MPs seek fresh legislation for the mandatory introduction of CO detectors with gas appliances at rental properties as part of upcoming safety campaign
A cross party group of MPs has committed to push for tighter legislation on carbon monoxide (CO) detection during the parliamentary launch of this year’s Gas Safety Week.
The MPs’ commitments were made alongside stakeholders from industry and the charity sector calling for an extended focus on securing broader heating industry and installer support for education schemes to promote the proper use and maintenance of gas heating systems.
The seventh annual Gas Safety Week event, which runs from run from September 18 – 24, aims to bring together the heating and energy industries, lawmakers, emergency service providers and charities to play up awareness of the dangers from poorly maintained gas appliances.
Speaking during a launch event at the Houses of Parliament, Eddie Hughes MP announced his intention to try and push for new legislation mandating the use of carbon monoxide (CO) and smoke detectors next to fuel burning appliances such as boilers as key ambitions for the next year.
Before the event, the newly elected MP used the parliamentary procedure of the Ten Minute Rule Bill to push for new laws regarding protecting properties and residents of both private and public sector housing from CO poisoning.
Mr Hughes told H&V News that his ten minute bill had three key aims concerning gas safety that fundamentally included the mandatory introduction of CO detectors in private rental sector and social housing. He also hoped to push to require all new builds to have CO detectors next to any fuel burning appliance and ensure there was a consistent duty on the fire service to educate the public on gas safety.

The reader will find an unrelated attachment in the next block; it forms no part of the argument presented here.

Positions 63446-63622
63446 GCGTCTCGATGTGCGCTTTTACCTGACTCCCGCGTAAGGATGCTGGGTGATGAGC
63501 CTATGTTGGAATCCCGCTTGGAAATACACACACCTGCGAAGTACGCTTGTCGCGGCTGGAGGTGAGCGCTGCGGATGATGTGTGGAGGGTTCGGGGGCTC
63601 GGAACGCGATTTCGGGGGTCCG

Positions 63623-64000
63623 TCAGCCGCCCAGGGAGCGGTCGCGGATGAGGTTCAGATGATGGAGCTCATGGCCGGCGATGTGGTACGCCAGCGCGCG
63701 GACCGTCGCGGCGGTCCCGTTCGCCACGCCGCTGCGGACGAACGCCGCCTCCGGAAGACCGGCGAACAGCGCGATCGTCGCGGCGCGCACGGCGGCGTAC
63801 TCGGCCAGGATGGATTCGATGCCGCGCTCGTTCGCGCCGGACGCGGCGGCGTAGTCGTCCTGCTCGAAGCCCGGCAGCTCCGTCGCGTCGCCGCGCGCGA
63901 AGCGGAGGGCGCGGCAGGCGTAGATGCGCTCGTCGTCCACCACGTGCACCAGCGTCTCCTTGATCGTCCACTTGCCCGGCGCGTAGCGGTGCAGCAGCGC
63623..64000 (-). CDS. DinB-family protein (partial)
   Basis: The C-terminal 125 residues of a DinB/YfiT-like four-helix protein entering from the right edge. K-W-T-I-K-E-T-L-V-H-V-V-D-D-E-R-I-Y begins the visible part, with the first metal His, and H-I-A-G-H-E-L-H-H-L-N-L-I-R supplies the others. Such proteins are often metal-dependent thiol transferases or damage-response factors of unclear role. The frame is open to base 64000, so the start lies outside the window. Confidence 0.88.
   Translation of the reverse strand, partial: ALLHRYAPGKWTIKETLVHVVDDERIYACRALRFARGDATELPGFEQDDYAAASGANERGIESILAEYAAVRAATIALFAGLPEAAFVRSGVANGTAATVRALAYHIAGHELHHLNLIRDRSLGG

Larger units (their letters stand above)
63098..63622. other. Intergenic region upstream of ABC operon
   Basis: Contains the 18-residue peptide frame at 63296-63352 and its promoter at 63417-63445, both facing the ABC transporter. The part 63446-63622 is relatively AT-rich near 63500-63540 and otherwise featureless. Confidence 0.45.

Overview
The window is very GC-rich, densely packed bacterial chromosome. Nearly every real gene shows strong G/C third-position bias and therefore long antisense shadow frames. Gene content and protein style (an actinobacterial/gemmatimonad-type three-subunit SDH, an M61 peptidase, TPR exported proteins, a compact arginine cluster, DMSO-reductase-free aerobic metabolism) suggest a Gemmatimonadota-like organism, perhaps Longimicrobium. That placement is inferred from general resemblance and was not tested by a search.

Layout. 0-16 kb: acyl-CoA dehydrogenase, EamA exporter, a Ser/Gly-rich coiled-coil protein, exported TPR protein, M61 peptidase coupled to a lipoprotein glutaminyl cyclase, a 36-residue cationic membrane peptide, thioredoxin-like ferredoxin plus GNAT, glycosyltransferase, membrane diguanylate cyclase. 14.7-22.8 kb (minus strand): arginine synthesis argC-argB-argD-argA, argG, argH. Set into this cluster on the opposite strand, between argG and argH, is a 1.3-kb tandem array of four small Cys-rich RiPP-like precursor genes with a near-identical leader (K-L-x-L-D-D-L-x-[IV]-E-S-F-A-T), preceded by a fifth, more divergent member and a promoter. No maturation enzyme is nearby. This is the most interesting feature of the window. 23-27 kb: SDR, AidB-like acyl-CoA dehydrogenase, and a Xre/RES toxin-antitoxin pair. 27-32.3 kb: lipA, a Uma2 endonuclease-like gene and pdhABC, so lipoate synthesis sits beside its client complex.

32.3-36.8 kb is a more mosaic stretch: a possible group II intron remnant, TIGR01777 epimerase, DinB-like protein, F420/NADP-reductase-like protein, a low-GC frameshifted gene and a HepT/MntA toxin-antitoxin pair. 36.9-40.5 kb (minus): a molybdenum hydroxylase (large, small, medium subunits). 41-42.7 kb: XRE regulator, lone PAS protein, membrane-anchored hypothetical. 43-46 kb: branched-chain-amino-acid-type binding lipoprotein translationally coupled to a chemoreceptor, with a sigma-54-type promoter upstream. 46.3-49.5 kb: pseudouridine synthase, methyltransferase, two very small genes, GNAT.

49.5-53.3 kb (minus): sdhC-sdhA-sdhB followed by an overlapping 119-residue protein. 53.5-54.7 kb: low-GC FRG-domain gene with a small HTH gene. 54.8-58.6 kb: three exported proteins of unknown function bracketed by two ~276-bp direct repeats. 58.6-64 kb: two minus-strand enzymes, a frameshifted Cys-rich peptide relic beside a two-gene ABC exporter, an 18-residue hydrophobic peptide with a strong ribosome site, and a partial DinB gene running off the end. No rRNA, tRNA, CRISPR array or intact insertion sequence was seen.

“Now at the moment they do that anyway, sometimes they give out CO detectors, but as you go across the country that is patchy to say the least. So that is just an obligation to make sure that all of them do it,” he said.
“I’d never get it to statue on my own. But the next step is January 19 2018, so I have some time to warm the minister up to be receptive.”
With the public inquiry into the Grenfell Tower fire that is so far confirmed to have killed 80 people launching today, Labour MP Barry Sheerman, the co-chair of All-Party Parliamentary Carbon Monoxide Group stressed during yesterday’s launch about a need for new approaches to building safety.
He therefore welcomed Eddie Hughes’ efforts to push for fresh legislation on gas safety as part of a need for “sensible approaches” to building safety on the back of a high profile tragedy such as Grenfell.
“Every home in this country should have a smoke detector and CO alarm. If it has to be paid by the private sector, the home insurance people or mortgage sellers, I am up for pushing that and I’m sure Eddie and I will do that together,” said Mr Sheerman.
Alongside a legislative focus, concerns were also raised around needing a more multi-faceted approach to raising awareness about CO poisoning and wider gas safety concerns. This was expected to make use of social media and prominent bloggers, face-to-face initiatives and heating and energy industry engagement with customers.
Paul Hull, the founder and managing director of gas and heating service provider The Industria Group, said that ensuring real change in the industry on safety could not just be the responsibility for organisations such as the Gas Safe Register or larger manufacturers, but must also include installers and other smaller companies.
Mr Hull argued that while big industry considerations such as apprenticeships and training and recognition of the Gas Safe ID Card for installers were essential to ensure better safety standards from heating, there were other key considerations to be addressed.
“Equally important is providing engineers with the tools they need to remind customers about annual servicing and the funding they need to support training and help their businesses grow,” he said.
Increased industry engagement with customers was viewed by Mr Hull as being particularly important to understand how they can extend the lives of their boilers with more regular maintenance at the same time as improving safety in the home.